Seminal Manding-Jazz session from the leading saxophonist of Guinea’s golden age.
Recorded in 1991 and unavailable on vinyl until now, “Matchowé” is one of the most important “Afro Jazz” sessions recorded - the culmination of a lifetime’s work investigating the intersection between the American jazz tradition and the traditional rhythms of Guinea.
Drawing influences from Charlie Parker and John Coltrane and blending them with the rhythms of the Soussou and Bagas ethnic groups of Guinea, Momo 'Wandel' Soumah (1926-2003) created a timeless sound over a 5-decade career that still resonates today.
Starting out playing the banjo in regional orchestras before moving to Conakry and teaching himself to play the clarinet in 1951, he came to the fore as part of the successful band Keletigui et ses Tambourins in the 60s - part of President Sekou Touré’s mission to revalorize traditional Guinean music by blending it with (similarly-communist) Cuban rhythms for the state-run Syliphone record label. With the beginning of the second Guinean Republic in 1985, Momo brought his life-long love of jazz to the traditional rhythms he had spent so much time researching.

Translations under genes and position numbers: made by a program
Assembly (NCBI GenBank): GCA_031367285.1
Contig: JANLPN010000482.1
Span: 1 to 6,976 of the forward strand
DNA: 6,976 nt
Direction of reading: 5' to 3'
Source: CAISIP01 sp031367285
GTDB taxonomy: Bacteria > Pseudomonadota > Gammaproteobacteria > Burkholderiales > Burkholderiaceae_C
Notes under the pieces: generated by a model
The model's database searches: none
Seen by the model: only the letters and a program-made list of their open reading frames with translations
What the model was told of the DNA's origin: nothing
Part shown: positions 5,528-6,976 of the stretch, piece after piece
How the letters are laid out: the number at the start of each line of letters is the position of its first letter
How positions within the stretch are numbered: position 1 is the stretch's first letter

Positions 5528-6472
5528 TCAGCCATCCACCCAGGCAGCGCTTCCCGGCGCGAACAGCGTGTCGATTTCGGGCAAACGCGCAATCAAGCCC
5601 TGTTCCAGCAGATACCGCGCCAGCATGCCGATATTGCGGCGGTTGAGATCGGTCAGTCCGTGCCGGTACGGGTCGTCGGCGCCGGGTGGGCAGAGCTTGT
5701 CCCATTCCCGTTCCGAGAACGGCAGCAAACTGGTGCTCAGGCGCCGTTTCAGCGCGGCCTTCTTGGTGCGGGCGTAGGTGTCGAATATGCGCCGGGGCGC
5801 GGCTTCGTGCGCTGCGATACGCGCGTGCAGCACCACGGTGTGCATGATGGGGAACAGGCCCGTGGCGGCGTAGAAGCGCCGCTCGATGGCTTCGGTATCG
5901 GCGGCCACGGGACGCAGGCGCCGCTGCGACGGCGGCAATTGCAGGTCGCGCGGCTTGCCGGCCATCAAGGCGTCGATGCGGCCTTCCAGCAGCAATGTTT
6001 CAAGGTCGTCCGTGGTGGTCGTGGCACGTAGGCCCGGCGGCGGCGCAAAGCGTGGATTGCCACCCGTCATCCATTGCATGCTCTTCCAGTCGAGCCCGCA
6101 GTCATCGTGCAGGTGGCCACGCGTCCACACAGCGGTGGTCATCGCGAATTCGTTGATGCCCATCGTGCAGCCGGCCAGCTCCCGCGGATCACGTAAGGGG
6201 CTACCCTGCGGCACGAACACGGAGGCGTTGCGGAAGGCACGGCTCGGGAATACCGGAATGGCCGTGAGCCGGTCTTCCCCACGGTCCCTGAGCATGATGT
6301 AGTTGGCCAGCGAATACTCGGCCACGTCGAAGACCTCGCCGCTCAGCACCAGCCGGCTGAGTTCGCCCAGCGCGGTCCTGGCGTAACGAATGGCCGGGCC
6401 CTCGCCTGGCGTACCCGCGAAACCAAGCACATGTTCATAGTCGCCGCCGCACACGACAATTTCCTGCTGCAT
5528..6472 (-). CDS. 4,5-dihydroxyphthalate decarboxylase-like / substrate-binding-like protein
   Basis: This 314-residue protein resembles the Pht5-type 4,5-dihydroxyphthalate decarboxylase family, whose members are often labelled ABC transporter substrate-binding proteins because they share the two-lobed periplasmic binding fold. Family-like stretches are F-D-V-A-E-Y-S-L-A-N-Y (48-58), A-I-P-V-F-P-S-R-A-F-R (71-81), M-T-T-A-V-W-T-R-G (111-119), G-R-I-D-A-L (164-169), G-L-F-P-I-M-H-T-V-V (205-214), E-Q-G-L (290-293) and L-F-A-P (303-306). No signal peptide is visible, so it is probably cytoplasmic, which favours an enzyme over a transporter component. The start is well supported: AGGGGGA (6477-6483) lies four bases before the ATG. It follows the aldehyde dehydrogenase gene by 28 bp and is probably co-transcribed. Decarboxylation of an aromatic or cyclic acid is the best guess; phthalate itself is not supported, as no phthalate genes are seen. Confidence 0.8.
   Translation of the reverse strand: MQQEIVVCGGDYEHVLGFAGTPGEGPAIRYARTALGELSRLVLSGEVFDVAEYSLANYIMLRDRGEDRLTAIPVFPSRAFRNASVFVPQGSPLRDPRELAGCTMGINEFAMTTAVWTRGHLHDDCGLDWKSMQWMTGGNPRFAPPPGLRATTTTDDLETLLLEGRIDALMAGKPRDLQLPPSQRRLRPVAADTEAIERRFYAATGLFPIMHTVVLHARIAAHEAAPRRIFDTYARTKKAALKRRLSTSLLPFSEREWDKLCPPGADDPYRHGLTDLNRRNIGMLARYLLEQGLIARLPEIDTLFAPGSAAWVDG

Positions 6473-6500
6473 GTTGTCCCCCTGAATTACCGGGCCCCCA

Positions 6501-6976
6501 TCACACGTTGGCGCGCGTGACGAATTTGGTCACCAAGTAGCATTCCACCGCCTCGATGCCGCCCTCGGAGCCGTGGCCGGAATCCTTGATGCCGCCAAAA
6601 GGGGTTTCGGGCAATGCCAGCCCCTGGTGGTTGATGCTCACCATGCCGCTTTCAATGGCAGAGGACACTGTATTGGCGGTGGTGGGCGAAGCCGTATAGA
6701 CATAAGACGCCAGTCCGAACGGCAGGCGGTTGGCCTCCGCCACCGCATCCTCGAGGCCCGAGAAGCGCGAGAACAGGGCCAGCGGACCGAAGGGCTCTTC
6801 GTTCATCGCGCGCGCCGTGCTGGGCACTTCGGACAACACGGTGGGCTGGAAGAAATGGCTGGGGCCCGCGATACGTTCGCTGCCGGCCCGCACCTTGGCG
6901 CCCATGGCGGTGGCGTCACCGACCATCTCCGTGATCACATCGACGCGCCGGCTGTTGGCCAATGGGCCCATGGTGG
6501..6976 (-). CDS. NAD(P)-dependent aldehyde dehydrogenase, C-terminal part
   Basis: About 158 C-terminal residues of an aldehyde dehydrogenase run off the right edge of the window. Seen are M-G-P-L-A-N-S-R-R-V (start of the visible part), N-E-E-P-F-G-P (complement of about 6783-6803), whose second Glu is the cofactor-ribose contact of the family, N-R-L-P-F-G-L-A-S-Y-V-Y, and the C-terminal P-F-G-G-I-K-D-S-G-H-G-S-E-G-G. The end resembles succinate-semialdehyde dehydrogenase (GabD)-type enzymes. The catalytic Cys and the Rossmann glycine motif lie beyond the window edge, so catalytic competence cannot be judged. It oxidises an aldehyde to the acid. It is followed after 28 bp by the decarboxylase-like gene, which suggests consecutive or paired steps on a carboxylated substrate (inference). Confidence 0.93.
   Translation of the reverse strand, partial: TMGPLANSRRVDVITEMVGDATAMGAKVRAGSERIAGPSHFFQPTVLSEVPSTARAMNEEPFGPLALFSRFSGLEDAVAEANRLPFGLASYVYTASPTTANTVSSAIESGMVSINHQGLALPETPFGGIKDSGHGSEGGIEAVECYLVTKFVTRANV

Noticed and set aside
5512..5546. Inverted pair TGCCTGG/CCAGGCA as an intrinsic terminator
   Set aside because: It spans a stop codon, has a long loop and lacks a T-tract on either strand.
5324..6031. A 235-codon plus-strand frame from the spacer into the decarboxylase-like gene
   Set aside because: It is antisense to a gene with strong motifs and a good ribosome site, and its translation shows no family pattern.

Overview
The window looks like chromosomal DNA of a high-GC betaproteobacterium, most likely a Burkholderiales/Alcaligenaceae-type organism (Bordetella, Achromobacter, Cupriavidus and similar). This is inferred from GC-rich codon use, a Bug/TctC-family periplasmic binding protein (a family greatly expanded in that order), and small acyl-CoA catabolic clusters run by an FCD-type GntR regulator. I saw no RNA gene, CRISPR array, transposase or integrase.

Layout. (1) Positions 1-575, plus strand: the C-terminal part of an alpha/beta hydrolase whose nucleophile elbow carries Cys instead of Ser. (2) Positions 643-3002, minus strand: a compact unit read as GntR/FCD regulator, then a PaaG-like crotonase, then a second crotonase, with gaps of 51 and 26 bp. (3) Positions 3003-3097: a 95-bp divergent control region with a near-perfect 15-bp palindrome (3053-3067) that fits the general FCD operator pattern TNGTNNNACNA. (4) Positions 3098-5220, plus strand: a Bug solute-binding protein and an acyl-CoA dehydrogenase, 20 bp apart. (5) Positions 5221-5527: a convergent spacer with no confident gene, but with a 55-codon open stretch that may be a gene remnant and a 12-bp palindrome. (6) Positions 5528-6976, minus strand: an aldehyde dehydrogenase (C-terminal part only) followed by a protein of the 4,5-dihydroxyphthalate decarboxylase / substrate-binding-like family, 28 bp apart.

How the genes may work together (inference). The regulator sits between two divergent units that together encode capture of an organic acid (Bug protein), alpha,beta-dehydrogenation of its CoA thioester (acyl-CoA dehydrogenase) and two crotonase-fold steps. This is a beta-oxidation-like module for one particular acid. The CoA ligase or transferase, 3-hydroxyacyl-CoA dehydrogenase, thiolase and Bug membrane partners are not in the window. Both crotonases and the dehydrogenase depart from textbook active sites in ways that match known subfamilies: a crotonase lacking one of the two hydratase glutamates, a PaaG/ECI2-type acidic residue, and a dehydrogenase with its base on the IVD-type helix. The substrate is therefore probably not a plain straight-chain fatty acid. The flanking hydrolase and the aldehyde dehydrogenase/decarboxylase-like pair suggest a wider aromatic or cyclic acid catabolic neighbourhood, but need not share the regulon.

Matchowé is not the first time this musical mixture had been attempted by Momo – he played and important part in the seminal 1976 “Musiques sans Paroles” album on Syliphone, Guinea’s state-funded record label – but it is perhaps his defining statement.
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